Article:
Wednesday, 6 April 2016

As part of my American Studies degree, I am taking a module called Researching America in the 1980s.  Each week we are asked to make a blog post on a particular subject, and I thought it would be quite cool to post those blog posts here so that visitors to my blog can get a sense of what I'm doing. This week we were asked to post on a representation of an identity issue related to race from the 1980s and comment on its meaning at the time and its legacy today.  Here is my post on this subject...

Civil Rights became one of the pivotal aspects of American culture during the 1960s following the implementation of the Civil Rights Act 1964.  It continued as a key issue throughout the 1970s. As the 1980s loomed, many hoped that the new age of racial equality had dawned, and racial injustices such as the principal of ‘separate but equal’ in American law were past.  In reality, the 1980s saw riots, serial murders, muggings, kidnappings, rapes and murders as constant examples of the continuing racial tensions across a divided America.
  Whilst racism was rife throughout the whole of America, in Miami, a city with a high percentage of black people of whom many already lived in poverty stricken circumstances, two episodes of civil unrest as a result of perceived racial inequality served as bookends to the decade and highlight the little progress towards true equality that was made during the period.
  In April and May 1980, six white police officers were acquitted by an all-white jury in a case of horrific brutality that resulted in the death of Arthur McDuffie, a black father of two who was riding a motorcycle with a suspended licence. Four of the officers had chased and then beaten McDuffie into a coma whilst he was handcuffed and on the ground, and subsequently lied and falsified evidence, with the assistance of two other police officers.  Their acquittal was seen as evidence of institutionalised racism and Miami became the backdrop to some of the worst rioting American had witnessed since the Civil Rights movement had taken hold in the 1960s.  Over the course of four days, eighteen people were killed, three hundred and fifty were seriously injured, and eight hundred arrests had been made, as well as damage and destruction to the city amounting to $100 million.  Many parts of the city had literally been burnt to the ground, and the levels of destruction and violence during the rioting were such that they are still shocking today, for example, with instances of people being deliberately locked into burning cars.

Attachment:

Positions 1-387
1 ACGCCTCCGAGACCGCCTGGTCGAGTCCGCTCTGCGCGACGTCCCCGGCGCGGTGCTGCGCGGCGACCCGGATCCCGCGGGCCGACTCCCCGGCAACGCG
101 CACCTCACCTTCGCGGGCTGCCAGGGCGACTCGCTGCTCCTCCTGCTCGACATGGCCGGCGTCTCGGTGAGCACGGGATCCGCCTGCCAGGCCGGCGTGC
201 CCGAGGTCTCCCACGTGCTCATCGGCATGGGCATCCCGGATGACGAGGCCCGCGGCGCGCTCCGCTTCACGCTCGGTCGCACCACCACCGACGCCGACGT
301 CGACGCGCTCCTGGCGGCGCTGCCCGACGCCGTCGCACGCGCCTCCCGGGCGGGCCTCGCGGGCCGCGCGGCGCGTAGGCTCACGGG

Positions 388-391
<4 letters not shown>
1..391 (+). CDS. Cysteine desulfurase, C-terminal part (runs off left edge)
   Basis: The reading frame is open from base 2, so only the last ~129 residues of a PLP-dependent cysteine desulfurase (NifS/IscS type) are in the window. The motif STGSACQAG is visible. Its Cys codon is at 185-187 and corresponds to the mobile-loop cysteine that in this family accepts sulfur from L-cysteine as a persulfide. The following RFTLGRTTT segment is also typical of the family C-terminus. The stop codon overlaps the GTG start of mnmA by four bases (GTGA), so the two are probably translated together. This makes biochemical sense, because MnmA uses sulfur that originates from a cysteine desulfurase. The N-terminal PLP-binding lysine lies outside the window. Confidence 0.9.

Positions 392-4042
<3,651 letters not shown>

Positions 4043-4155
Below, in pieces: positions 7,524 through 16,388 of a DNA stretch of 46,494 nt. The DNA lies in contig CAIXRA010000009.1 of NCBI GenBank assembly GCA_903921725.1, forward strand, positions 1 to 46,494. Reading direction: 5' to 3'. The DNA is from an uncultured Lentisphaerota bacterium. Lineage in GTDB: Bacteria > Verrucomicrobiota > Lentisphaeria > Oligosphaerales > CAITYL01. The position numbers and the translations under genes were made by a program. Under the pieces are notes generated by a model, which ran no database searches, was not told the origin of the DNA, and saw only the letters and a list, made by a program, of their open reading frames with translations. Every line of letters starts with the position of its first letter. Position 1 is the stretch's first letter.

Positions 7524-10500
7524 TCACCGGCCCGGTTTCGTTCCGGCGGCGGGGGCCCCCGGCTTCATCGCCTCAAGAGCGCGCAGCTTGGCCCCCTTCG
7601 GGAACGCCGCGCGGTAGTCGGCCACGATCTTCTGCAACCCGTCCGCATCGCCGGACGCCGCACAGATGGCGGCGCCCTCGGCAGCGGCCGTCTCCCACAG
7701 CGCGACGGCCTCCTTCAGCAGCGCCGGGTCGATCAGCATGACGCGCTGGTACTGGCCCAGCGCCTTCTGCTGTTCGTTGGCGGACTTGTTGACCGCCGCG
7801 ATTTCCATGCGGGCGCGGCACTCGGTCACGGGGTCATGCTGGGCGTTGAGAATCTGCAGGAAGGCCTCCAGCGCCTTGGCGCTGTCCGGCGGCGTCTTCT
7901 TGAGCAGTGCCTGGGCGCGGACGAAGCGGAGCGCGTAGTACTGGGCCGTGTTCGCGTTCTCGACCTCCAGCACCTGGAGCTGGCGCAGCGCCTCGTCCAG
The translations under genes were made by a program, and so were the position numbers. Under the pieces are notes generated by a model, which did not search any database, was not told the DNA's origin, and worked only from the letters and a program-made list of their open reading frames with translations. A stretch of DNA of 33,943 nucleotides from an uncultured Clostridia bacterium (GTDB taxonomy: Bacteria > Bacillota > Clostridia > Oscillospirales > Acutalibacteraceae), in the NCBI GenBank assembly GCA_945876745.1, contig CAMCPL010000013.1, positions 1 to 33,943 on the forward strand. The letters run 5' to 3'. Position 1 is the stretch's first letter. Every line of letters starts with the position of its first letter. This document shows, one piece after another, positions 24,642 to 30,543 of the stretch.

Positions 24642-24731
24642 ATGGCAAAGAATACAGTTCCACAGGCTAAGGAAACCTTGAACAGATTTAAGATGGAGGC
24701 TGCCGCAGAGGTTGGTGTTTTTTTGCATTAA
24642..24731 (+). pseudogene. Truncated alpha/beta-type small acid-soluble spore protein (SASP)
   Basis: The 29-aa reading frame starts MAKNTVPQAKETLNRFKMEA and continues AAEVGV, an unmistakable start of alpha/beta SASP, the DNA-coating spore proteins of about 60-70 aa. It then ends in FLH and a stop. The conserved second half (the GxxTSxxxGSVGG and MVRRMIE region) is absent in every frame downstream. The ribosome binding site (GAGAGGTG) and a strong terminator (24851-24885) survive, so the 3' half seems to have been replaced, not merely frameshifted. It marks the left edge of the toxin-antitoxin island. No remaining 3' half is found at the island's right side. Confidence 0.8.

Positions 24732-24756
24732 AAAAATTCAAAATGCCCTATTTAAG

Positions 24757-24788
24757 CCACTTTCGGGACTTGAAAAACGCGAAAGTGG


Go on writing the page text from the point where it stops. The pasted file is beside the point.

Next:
Miami never really recovered.  Three thousand jobs were lost as a direct result of the riots.  Whilst federal financial assistance was given, it was nowhere near enough for the city to rebuild.  Miami spiralled into decline, and thousands of its citizens moved away, adding to the difficulties the city already faced in trying to start afresh.
  In January, 1989, just as the city was preparing to host the Superbowl, an event which was to signal new beginnings and draw a line under its difficult past, the city saw yet another spate of rioting which began following an eery reflection of the events of 1980.  On this occasion, it was the death of two young black men, 34 year old motorcyclist, Clement Lloyd and his passenger, Allan Blanchard, at the hands of an Hispanic Miami police officer, William Lozano, who was following Lloyd because of an alleged traffic violation, which served as the catalyst to rioting throughout the city.  With many press agencies already in town in preparation for the Superbowl, the event quickly made national and international news, and yet again the world woke to images of Miami with burning press vehicles and buildings serving as a backdrop to yet more pictures of looting and violence. Following the deaths, a federal Civil Rights investigation was launched to answer the question of why a black man had been shot dead for speeding, and manslaughter charges were brought against Lozano.  In this first trial, Lozano was convicted of the men's manslaughter, however the FBI's efforts were short-lived because the conviction was overturned on appeal with Lozano having served no time in prison.
  The Lozano case also left a very significant legacy which would almost certainly impact on the future of American justice in such cases, and perhaps speaks to the question of why, in the twenty-seven years since the Lloyd and Blanchard deaths no prosecutions have ever been brought against white or Hispanic officers whose actions have resulted in the deaths of black people.  Following Lozano’s acquittal, Judge Fernandez- Rundle declared that prosecutors would no longer be allowed to inform jurors of information around police procedures and training.  This precedent has essentially acted as a carte blanche for officers to use ‘deadly force’ if they believed that they or someone else ‘might’ be at risk from a suspect, with little fear of consequence.
There have been numerous occasions in the nearly three decades since that have reflected the injustices of these cases, but without a doubt, these two events, occurring as they did in the same city under such similar circumstances and marking the beginning and end of the 1980s, highlight the difficulties that existed in the fight for equality throughout the period.

Arthur McDuffie

Clement Lloyd

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